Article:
You can’t deny that there’s something truly magical about Pixar’s productions. Finding Nemo particularly struck a chord with audiences, depicting the lengths a father will go to for his son. But everyone knows that story inside-out now.
Instead, go for Finding Dory, the exceptional sequel about the forgetful Blue Tang’s quest to find her parents again. It’s a similarly touching tale with truly stunning CGI, and one of Pixar’s strongest offerings — that’s saying something!
For Dads With Young Children.
This is classed as a film, but it’s actually perfectly suited for watching with youngsters shortly before they go off to bed. Most kids will be introduced to the Gruffalo through bed-time reading anyway.
Each Christmas, the BBC has made adaptations of Julia Donaldson’s wonderful books, capturing the warmth and comical nature of their source material. This is the follow-up to The Gruffalo, a neat twist on the original format that underlines the importance of parent-child relationships.
For Dads/Big Kids.
This definitely isn’t the best-reviewed movie on Netflix, but I’ll wager it’s better than you remember (as long as any wagers are purely metaphorical). In fact, it’s an ideal way to while away a Sunday afternoon following a nice slap-up meal.
It’s fun, it’s suitable for the whole family, and it’s got both John Lithgow and David Suchet in it. Seriously, what more could you want?
11. Pete’s Dragon (2016)
For Dads Who Still Love Disney.
You’re never too old for a Disney film. You’d be forgiven for being wary of the company’s live-action remakes of classic animations, but they’ve more than proved themselves.
The original Pete’s Dragon might not be as well-known as Mulan, Peter Pan, or Lilo and Stitch; nonetheless, its 2016 remake with Bryce Dallas Howard, Robert Redford, and Karl Urban is utterly enchanting. It never set out to be innovative or the next Frozen, and that’s good, because instead, you get a feel-good, family-friendly film that’s also a surprising tearjerker.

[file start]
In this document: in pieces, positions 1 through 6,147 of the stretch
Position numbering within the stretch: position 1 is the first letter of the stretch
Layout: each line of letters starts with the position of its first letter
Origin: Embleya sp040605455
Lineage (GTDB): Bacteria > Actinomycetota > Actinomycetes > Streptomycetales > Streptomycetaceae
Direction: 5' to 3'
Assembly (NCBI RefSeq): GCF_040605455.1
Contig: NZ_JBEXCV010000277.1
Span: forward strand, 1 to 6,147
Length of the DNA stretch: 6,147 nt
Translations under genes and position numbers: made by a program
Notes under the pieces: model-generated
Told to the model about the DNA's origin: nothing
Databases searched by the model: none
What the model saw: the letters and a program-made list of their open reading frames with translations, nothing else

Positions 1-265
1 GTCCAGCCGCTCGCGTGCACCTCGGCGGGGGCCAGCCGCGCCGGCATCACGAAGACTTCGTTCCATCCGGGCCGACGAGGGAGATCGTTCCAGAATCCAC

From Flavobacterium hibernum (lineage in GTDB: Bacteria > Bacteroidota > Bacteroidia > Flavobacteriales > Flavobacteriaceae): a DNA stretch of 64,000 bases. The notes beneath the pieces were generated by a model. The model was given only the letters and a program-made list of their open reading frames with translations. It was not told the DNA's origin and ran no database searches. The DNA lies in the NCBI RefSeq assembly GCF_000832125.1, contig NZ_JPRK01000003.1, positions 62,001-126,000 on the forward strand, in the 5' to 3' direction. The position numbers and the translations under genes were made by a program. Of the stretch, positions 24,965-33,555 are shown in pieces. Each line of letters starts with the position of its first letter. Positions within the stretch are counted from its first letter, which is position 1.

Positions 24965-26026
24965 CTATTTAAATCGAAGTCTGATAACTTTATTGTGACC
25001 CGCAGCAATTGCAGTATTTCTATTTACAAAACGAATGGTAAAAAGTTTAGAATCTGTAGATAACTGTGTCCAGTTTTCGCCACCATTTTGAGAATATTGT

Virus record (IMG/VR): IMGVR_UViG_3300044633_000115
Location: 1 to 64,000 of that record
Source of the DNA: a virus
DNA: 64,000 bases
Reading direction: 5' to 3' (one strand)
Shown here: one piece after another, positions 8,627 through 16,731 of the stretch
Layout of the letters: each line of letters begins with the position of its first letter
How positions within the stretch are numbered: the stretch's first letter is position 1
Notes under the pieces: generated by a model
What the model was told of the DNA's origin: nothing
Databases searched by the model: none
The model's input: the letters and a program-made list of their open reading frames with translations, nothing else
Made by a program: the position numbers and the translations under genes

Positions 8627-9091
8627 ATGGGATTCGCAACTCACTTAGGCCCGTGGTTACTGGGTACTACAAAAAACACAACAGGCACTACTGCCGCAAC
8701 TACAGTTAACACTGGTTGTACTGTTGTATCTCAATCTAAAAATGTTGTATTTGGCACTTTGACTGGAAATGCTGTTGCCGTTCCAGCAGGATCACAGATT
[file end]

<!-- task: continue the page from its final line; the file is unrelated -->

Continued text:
For Dads Who Love a Moving Real-Life Story.
This is the second movie on this list to feature Steve Coogan in a major role, although Philomena is a less divisive production than Alan Partridge.
The 2013 drama is based on Martin Sixsmith’s The Lost Child of Philomena Lee, the true story of Philomena’s 50-year quest to find her adopted son. Judi Dench, as the titular character, gives a stirring but heart-warming performance, and she exhibits a surprising chemistry with Coogan (who also co-wrote the screenplay) as Sixsmith.
13. The Road
For Melodramatic Dads With Visions of the Apocalypse.
This 2009 movie is the grittiest on this list — yes, even more so than Batman: The Movie! — and imagines a father and son travelling together in a dystopian world following an extinction event.
It’s a fascinating exploration of this close relationship, and about what people will do for their families. It’s admittedly pretty bleak, but at least Charlize Theron is there to brighten it all up (albeit in brief flashbacks).
For Dads Who Like Morality Tales.
Based on the iconic novel by Harper Lee, the 1962 adaptation is a definitive classic, through and through.
It’s one of those rare beasts that’s so legendary, no one has dared to remake it. To Kill a Mockingbird — the cinematic debuts of Robert Duvall, William Windom, and Alice Ghostley — more than does the book justice. Its ethics shine through, untainted even by its novel sequel, Go Set A Watchman: care for your family and for your fellow man.
For Dads Who Miss a Comedy Giant.
World’s Greatest Dad won’t be remembered as Robin Williams’ greatest achievement, but it’s a prime example of why he was so loved. As Lance, a struggling father to the troublesome Kyle (Daryl Sabara), Williams puts in an exceptional performance, but a surprising one too.
Even if you love Mrs. Doubtfire, Aladdin, and Flubber, this dark, deadpan satire might just become your new favorite comedy starring the much-missed actor.
Do You Have Any More Suggestions?
Of course, you don’t have to turn to Netflix — you can get movies cheaply through other means. But there’s a lot on offer through streaming services such an Netflix: plenty of classics, new features, and movies so bad they’re actually good.
Do you have any films you routinely watch on Father’s Day? Which are your favorites? And more importantly, which are your dad’s favorites?